One of the pleasures of book reviewing has been being able to read novels from authors that I have not read before. This pleasure came to me again with the latest book on my checked-off list, ‘The Fine Art of Insincerity’ by Angela Hunt.
Here is the synopsis of this novel:
Three Southern sisters with nine marriages among them – and more looming on the horizon – travel to St. Simons Island to empty their late grandmother’s home. Ginger, the eldest, wonders if she’s the only one who hasn’t inherited what their family calls “the Grandma Gene” – the tendency to enjoy the casualness of courtship more than the intimacy of marriage. Could it be that her sisters are fated to serially marry, just like their seven-times-wed grandmother, Lillian Irene Harper Winslow Goldstein Carey James Bobrinski Gordon George?
Marital frustrations collide with poignant memories when the sisters gather to close up Grandma’s treasured beach house for the last time. One sister faces her husband’s infidelity, one plots the end of her life in pursuit of love, and one toys with the idea of leaving her loving but dull husband as the task at hand reminds them of their grandmother’s love and life lessons. This “girls only” weekend forces them to finally unpack their family baggage, examine their relationship DNA, and discover the true legacy their much-marrying grandmother left behind.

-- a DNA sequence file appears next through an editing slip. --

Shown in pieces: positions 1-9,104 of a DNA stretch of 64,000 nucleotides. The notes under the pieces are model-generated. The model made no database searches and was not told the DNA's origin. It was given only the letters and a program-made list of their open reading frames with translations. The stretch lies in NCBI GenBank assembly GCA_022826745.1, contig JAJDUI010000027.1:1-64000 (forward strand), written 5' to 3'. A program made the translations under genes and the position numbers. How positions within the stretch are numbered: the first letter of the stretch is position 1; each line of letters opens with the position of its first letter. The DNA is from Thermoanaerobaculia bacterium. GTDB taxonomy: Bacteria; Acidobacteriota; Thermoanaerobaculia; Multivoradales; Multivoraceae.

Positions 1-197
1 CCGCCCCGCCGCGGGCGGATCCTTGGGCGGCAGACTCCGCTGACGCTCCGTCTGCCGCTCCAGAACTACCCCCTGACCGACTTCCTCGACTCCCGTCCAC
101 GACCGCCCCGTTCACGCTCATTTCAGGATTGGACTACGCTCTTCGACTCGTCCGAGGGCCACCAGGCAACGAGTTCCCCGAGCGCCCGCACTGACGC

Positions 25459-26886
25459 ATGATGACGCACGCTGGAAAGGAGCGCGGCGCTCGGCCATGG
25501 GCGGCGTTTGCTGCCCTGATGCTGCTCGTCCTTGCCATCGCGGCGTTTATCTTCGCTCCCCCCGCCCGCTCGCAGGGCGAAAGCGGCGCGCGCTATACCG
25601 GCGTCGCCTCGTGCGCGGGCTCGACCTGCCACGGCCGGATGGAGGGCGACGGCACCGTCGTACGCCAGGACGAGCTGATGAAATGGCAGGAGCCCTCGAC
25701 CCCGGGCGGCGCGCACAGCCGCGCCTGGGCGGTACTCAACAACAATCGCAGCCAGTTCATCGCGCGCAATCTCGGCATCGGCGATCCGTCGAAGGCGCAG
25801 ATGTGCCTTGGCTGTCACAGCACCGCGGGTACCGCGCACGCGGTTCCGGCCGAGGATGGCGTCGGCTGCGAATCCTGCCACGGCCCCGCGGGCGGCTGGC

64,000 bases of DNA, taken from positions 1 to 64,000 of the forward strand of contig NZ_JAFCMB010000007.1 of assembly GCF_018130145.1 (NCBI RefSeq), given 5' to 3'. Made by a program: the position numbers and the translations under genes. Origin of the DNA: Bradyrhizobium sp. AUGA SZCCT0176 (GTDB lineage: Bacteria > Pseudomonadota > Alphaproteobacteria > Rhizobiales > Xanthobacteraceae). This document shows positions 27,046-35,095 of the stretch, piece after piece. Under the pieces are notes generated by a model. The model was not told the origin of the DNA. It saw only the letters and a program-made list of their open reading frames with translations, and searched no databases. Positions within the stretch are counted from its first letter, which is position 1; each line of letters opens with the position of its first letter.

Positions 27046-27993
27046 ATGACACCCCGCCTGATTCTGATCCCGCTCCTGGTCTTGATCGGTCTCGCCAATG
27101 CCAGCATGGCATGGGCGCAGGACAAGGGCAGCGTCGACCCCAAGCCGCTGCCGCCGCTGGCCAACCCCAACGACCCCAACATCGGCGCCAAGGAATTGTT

Here is the biography of this author:
With nearly 4 million copies of her books sold worldwide, Angela Elwell Hunt is the bestselling author of more than one hundred books, including The Tale of Three Trees, Don’t Bet Against Me!, The Note, and The Nativity Story. Hunt is one of the most sought-after collaborators in the publishing industry. Her nonfiction book Don’t Bet Against Me!, written with Deanna Favre, spent several weeks on the New York Times bestseller list. Angela’s novel The Note was filmed as the Hallmark Channel’s Christmas movie for 2007 and proved to be the highest rated television movie in the channel’s history. She often travels to teach writing workshops at schools and writers’ conferences. She and her husband make their home in Florida.